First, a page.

Seattle’s noise underground was a true force to be reckoned with in the mid-2000s and early 2010s, but in recent times, the cratering effect of its biggest names has been mostly absent for a new generation of players in the scene today. That said, Jalal Andre’s Glorybots project is in the headlines this summer, two years after dropping a stunner of a debut LP, with the new album Invisible and its eleven eclectic rock tracks. As much a tribute to the grime of the Melvins as it is a melodic take on a post-noise alternative rock untethered to the trends of a previous era in the genre’s history, Invisible is a spellbinding listen for both audiophiles and those who simply go for college radio playlists over the mainstream mundane.
There’s a lot more of a melodic twist to this record, starting with songs like “Radiate,” “Cumulous,” “Far Away” and “Repent,” than the cosmetics of the instrumentation would initially suggest to us, but then again, anyone who knows Glorybots knows that duality is fundamental to its sound. Andre is never shy about coupling as many conflicting tones, textures and elemental factors together as he can when constructing both pop harmonies and utterly haunting grooves alike, and though it might be a little much for some newcomers’ ears, it’s exactly what I’ve been aching for this summer as an alternative rock critic. None of this content is playing by the rules, but it isn’t advertising rebellion as some sort of lifestyle so much as it is a means of expressing something wholly one of a kind.
“Caged and Confused,” “Blepharospasm” and the incredible “Suicide Hotline” are all purely contrast-driven while other tracks like “London Breeze” and the menacing “Wrong” are more compositionally streamlined, and the juxtaposition is very telling of Jalal Andre’s present depth as a songwriter. If there was ever any debate as to whether or not he could grow into the style of play that he ambitiously compiled in Dark Alien Pop, I don’t think there will be in the wake of this record’s success. Invisible is an evolutionary statement piece for Glorybots, and perhaps a better look at the artistry of its leading man thanks to the constant vulnerability it imparts to us through lyrics and music the same.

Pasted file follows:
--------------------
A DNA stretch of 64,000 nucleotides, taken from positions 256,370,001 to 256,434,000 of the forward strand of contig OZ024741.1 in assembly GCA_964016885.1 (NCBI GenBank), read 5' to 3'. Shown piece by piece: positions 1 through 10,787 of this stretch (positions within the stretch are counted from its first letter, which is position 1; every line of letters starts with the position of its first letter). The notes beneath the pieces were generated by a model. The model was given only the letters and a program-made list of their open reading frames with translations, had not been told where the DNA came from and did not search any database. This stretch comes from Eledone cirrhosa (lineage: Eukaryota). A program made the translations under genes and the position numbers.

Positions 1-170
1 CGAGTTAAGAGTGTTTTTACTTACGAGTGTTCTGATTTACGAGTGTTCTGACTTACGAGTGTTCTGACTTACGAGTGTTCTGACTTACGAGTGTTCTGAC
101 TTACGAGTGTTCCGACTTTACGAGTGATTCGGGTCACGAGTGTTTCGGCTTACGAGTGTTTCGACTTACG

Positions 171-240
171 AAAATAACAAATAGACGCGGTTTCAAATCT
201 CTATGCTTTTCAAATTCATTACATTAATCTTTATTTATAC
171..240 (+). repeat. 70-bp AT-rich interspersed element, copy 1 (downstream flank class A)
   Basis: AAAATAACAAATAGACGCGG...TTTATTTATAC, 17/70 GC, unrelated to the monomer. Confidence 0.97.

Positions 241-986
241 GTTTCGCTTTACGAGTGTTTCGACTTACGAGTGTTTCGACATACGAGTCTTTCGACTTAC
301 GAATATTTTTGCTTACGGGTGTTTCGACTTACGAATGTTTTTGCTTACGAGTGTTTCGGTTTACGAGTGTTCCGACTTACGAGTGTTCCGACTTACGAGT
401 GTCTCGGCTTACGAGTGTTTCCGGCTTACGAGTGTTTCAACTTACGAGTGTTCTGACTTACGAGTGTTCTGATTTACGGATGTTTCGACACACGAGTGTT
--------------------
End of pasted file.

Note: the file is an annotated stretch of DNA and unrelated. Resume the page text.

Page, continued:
Glorybots doesn’t necessarily break any new ground for the alternative rock model in this record beyond the realm of what some critics had predicted for the project at this juncture of Andre’s career, but for the audience Invisible was essentially tailor-made for, it’s a homerun and a half. Invisible doesn’t waste our time with a lot of synthetic harmonies and allusions to sonic grandiosity – it slams into us with tracks like the aptly-titled “Loaded Gun” and Incesticide-style “Me vs You” as though rock n’ roll were about to go out of business forever. This is powerhouse indie rock for an adult audience sick and tired of the patronizing nonsense being shelled out by the mainstream, and it’s absolutely one of my personal go-to records for a groove-laden experience this August.